Your Allergic Checklist for College

Your Allergic Checklist for College

Congrats! Your beloved child has donned the cap and gown and walked across the stage at high school graduation. Diploma firmly in hand, your kid may now be amassing a large collection of odds and ends as they ready to move into a college dorm just a few short months from now. It’s a time of mixed emotions for any parent, but for a parent of a child with food allergies, there are a few extra considerations. If that sounds like you, keep reading. 

The Paperwork Continues

You’re familiar with the stack of paperwork a K-12 student with food allergies can generate. There’s the allergy action plan, the waivers to keep medication on campus, the official 504 plan with its list of accommodations, and an assortment of other material that you may or may not be coordinating between your allergist and your child’s school. Some of that is done. And some of it is going to come back in the form of paperwork the college needs in order to extend your student the accommodations he needs as he starts his college career. 

The biggest change, of course, will be that your child is now 18 (or almost 18) and will need to take the lead in juggling his medical accommodations himself. You can help guide and advise, but the school is likely going to want to dialogue with him. (Actually, while we’re on the subject, HIPAA laws also mean the allergist you’ve developed a good working relationship with is going to need your child to sign a HIPAA waiver in order for her to keep sharing information for you, too.) 

Get Clear on Cooking

Your allergic student will begin her conversations about accommodations with the school’s disability services office. She may also need to engage the folks responsible for residential life – from housing accommodations to meal plans. 

Be clear about what small cooking appliances are permitted in a dorm setting. It may seem like a great idea to show up with an air fryer, but that doesn’t mean an air fryer is an approved appliance in a residence hall.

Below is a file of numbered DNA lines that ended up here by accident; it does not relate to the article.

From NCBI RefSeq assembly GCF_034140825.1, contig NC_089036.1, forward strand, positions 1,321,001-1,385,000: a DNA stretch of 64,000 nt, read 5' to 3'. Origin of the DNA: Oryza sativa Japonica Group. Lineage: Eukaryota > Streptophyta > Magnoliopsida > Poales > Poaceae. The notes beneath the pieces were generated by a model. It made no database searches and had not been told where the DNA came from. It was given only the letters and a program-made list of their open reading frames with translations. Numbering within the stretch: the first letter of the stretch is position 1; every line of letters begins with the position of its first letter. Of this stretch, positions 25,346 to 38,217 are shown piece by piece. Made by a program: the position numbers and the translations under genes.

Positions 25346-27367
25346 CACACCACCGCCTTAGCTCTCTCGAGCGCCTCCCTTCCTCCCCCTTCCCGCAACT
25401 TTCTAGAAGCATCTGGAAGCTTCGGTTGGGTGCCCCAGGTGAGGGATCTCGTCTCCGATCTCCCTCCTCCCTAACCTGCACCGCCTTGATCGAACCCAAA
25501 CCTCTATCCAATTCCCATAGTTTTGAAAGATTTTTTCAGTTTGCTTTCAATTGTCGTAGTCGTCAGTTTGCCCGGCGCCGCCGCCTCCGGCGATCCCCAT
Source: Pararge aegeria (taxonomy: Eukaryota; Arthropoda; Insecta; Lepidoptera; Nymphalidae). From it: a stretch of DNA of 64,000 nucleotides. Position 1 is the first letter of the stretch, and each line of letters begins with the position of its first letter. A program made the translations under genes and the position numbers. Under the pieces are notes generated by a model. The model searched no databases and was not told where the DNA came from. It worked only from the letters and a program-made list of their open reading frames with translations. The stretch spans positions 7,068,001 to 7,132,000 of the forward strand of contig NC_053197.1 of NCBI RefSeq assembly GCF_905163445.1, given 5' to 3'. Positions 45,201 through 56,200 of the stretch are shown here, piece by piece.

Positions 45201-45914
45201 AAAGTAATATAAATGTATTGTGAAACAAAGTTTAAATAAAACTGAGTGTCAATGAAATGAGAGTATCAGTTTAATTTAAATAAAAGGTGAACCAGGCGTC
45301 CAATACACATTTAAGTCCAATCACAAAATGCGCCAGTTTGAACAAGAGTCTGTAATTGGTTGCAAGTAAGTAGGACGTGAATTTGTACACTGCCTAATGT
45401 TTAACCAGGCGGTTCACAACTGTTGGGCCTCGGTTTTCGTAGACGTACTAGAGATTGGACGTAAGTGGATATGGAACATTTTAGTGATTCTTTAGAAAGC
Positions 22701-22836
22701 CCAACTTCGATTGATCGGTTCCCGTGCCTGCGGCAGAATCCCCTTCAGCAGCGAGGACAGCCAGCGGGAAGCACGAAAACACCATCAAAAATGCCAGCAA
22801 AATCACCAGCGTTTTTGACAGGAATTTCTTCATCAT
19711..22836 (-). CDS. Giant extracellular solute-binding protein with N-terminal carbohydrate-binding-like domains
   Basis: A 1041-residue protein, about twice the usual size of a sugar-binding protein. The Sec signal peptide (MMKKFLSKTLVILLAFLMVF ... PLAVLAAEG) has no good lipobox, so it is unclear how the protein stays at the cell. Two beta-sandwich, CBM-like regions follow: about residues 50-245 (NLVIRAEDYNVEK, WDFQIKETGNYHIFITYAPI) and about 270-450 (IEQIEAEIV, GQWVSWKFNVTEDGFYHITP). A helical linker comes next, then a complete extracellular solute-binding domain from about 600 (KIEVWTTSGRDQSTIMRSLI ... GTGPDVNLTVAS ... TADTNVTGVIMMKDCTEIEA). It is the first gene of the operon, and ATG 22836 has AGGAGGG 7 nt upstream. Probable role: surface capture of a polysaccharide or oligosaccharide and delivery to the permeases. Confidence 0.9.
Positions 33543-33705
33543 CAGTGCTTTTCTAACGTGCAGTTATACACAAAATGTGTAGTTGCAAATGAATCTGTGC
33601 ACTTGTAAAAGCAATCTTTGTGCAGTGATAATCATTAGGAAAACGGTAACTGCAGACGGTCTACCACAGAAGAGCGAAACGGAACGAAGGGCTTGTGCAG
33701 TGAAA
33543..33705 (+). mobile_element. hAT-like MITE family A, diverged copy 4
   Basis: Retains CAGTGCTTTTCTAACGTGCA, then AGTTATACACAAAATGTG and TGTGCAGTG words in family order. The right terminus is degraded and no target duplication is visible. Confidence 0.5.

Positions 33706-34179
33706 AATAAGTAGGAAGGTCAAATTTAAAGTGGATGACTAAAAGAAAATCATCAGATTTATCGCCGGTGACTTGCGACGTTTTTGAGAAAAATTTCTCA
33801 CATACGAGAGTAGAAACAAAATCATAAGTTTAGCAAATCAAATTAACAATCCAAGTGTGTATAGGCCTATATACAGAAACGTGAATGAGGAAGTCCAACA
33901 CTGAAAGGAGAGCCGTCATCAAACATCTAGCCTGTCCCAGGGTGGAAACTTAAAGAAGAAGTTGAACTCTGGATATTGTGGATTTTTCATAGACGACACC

Once you know what your student can bring, figure out what makes sense for her and start to build your collection. Encourage your student to have a conversation with her roommate(s) ahead of time about which approved appliances can be used by everyone in the room and which ones will be designated as “mine only for allergy safety reasons.” 

Think outside the box, too. Maybe you can’t have more than a microwave and a Keurig in the room itself, but your student can use the kitchenette at the end of the hallway to prep slightly bigger options. Would it be helpful to have his own saucepan and skillet to use in the public space to be sure the pots and pans he’s prepping his meal in are cleaned appropriately when he needs them? Should he have his own dedicated stash of plastic plates and utensils? 

Stock a First Aid Kit

In truth, a good stash of first aid items and a collection of general over-the-counter medication is often the last thing on a lot of families' minds when they get their first student ready for college. However, the first autumn cold you catch, the first nasty paper cut, or the first time a dish in the cafeteria gives you indigestion, you’ll realize how helpful it would have been to have the basics already in hand. 

When you’re building out your kit, don’t overlook things to help you manage your allergies. Talk to your allergist about what makes sense to include. Clearly your student should have a current set of auto-injectors on hand with them at all times. Should they also keep a stash of OTC antihistamines in their kit? Would it be wise to have hydrocortisone in their kit to help with reactions to skin contact with an allergen? Should they have a second set of auto-injectors on hand in their emergency kit just in case? What else should be there? Talk to your doctor and then stock your kit with it. 

Roleplay Conversations

Your student is going to meet a lot of new people. From classmates to roommates to college staff and faculty, the on-campus sets of new faces are just the first round of folks. There may also be a new set of doctors. New favorite coffee shop, and a whole lot of other individuals he’ll be encountering for the first time. 

Perhaps you’ve already been working on handing over the reins of communicating allergic needs to your child as he’s made his way through middle school and high school. Maybe he’s already got experience helping others understand his food allergies. However, if this is new or if there’s a little bit of nervousness about moving away from home for the first time, offer to walk through some scenarios and role play the way the conversation might go. 

The best way to clearly communicate your needs is to be prepared to convey them fully. Practicing conversations ahead of time can help prepare your child to take these on successfully.

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